Rest vs active recovery: what’s the difference?

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Rest days are an essential part of an effective training routine. But should we spend our time off from the gym on the couch or keep our bodies moving? We asked Gee Robson, head coach at UN1T London Bridge, to explain the difference between passive rest and active recovery…

What’s the difference between rest and active recovery?

What is active recovery?

Adding active recovery into your training is like taking a short nap in your day! It falls halfway between a rest day and a workout. It is a low-intensity form of exercise that promotes blood flow to the muscles, which speeds up recovery but doesn’t add extra stress to the body.

Why are the benefits?

It helps reduce inflammation in the body, improves mobility and increases blood flow to the muscles speeding up repair. It can also have a positive effect on things like nutritional choices, which can often be stumbling blocks on ‘non-training’ days when typically people do less and eat more.

Rest vs active recovery: what's the difference?
Photo: Shutterstock

What are the best forms of active recovery?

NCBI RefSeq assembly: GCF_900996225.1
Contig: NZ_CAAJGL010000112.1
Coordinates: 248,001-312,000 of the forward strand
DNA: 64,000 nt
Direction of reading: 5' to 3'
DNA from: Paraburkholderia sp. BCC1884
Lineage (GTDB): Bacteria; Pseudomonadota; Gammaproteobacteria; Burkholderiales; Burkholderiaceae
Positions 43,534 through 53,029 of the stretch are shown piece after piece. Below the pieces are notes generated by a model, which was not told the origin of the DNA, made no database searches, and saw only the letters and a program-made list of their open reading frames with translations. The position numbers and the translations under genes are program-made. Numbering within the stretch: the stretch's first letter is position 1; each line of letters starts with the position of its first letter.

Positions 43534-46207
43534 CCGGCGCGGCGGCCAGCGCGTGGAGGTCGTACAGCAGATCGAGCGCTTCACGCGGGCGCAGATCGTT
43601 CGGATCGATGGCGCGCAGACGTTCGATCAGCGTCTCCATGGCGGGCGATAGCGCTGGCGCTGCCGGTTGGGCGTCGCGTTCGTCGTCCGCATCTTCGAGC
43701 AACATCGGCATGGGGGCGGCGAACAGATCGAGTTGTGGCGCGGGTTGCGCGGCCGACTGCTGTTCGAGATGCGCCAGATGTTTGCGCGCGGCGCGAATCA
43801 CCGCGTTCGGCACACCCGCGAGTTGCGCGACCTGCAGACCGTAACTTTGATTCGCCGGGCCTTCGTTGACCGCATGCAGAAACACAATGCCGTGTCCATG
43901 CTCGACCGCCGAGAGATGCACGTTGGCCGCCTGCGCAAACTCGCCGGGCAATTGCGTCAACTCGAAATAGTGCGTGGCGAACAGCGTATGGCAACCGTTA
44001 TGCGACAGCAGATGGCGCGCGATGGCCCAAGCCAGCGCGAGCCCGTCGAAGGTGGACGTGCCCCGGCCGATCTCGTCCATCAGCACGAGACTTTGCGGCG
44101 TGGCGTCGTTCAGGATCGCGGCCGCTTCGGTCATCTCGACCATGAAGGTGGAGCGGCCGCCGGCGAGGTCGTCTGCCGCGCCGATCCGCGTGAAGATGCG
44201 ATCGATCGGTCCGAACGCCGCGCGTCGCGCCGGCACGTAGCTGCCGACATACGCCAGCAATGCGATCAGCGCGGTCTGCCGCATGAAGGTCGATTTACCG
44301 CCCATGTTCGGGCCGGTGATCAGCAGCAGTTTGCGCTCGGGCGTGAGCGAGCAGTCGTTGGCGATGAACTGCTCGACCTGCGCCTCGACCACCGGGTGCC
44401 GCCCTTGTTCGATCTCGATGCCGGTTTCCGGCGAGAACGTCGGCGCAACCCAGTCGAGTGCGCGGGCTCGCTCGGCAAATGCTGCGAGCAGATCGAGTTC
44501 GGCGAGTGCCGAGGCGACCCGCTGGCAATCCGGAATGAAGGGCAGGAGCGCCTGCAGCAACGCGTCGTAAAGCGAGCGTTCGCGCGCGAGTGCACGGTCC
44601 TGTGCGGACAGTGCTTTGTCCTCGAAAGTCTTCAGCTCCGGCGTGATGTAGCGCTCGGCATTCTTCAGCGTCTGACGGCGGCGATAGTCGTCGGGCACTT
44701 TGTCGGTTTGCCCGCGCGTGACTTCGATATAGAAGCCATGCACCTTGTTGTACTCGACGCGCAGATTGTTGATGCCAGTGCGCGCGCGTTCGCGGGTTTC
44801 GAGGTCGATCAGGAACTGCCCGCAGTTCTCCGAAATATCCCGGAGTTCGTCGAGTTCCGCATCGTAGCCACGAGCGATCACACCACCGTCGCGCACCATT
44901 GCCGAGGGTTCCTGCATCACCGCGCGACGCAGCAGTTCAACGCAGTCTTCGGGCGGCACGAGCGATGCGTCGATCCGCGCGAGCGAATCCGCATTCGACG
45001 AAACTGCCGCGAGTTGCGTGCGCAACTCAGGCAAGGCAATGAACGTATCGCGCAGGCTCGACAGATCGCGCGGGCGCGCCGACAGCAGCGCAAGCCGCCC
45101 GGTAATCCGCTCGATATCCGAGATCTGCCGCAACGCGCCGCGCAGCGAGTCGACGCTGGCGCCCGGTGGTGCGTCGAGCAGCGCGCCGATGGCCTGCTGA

Anything that elevates the heart rate but doesn’t put extra stress on the joints and muscles. Walking, cycling, swimming or a light jog are all very beneficial on days when you might usually put your feet up. A yoga session or myofascial release with a foam roller are also great options for mobilising the body.

What is a rest day?

A rest day, also known as passive recovery, is a day spent completely at rest, with no physical activity at all.

What are the benefits?

If you are nursing an injury or in pain, or you’re suffering from something like a cold or flu a rest day can be a real help. The body needs to use all of its energy to heal and if you are using some of that energy to train or even in active recovery it will slow down the healing process.

Rest vs active recovery: what's the difference?
Photo: Gee Robson, head coach at UN1T London Bridge

How do we incorporate active recovery/rest days into our training?

Active recovery certainly has more physical benefits, however, a rest day can often do wonders for our mental health, and certainly, for anyone carrying an injury, it is crucial. If you are someone who trains frequently, 4-5 times a week, I would recommend at least 1 or 2 days of active recovery where you might have usually taken a more traditional rest day. See how this affects your overall performance and recovery.

Someone training less, say 2-3 times a week, but at a relatively high intensity could definitely include 2 days a week of active recovery which might see their overall fitness increase and in turn give them the ability to train more as they get fitter.

Main image: Shutterstock

By Sam

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